So here, at Ex Machina, are the principal tools of the Media which transmitted our Messages over the last 500 years or so. Their images are strangely beautiful, far moreso aesthetically than the current invisible bits & bytes & signals which our little "mobiles" and mysterious "servers" now use as tools for our current Virtual / Digital era.
As we grope for understandings in our Virtual / Digital era, though, contemplating these printing-presses used as Media previously, let us remember that the Messages are largely the same, those haven't changed, not since the Greeks and long before.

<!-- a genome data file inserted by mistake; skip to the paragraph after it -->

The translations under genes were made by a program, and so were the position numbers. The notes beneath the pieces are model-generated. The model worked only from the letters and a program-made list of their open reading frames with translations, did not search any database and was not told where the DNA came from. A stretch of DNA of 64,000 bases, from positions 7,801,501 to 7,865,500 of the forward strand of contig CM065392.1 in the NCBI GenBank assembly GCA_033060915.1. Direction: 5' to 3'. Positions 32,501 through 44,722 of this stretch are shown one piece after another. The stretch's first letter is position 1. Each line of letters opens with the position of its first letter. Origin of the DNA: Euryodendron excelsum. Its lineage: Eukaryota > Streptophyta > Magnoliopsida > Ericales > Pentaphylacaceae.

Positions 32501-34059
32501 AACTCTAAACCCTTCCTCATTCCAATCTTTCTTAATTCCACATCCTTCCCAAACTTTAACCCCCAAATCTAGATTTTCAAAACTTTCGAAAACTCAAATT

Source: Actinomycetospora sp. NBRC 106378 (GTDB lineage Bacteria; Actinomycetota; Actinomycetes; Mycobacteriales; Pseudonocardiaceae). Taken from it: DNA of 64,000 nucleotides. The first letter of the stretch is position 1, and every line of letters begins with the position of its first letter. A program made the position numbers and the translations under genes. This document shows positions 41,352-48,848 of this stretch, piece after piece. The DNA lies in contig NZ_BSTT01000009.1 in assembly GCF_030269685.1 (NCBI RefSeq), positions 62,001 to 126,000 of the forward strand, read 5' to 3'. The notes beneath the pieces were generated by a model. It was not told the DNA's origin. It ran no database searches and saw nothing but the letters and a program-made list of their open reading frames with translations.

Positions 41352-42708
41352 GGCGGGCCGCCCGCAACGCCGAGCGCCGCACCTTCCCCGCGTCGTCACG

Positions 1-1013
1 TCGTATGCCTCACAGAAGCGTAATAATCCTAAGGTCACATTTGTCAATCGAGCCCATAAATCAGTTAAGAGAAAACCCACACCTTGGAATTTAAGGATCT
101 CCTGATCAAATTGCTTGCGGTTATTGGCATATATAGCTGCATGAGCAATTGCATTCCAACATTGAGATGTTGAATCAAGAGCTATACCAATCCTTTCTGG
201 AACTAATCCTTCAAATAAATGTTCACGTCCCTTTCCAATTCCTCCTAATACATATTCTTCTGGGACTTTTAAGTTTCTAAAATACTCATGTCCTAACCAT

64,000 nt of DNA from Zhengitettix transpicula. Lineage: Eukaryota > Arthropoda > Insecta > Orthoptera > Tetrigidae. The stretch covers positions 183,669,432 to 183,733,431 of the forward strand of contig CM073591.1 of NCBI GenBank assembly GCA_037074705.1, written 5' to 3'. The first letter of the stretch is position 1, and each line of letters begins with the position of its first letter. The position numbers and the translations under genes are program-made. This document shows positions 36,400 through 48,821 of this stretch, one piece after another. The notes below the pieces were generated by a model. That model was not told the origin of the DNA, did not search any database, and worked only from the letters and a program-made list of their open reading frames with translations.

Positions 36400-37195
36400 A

FYI France (sm)(tm) e-journal ISSN 1071-5916 * | FYI France (sm)(tm) is a monthly electronic | journal published since 1992 as a small-scale, | personal experiment, in the creation of large- | scale "information overload", by Jack Kessler. / \ Any material written by me which appears in ----- FYI France may be copied and used by anyone for // \\ any good purpose, so long as, a) they give me --------- credit and show my email address, and, b) it // \\ isn't going to make them money: if it is going to make them money, they must get my permission in advance, and share some of the money which they get with me. Use of material written by others requires their permission. FYI France archives are in various places on the Internet, i.e. at http://listserv.uh.edu/archives/pacs-l.html (PACS-L), or http://www.lib.berkeley.edu/Collections/FYIFrance/, or https://list.indiana.edu/sympa/arc/exlibris-l/ (EXLIBRIS-L), or http://www.fyifrance.com. Suggestions, reactions, criticisms, praise, and poison-pen letters all gratefully received at firstname.lastname@example.org . Copyright 1992- , by Jack Kessler, all rights reserved except as indicated above.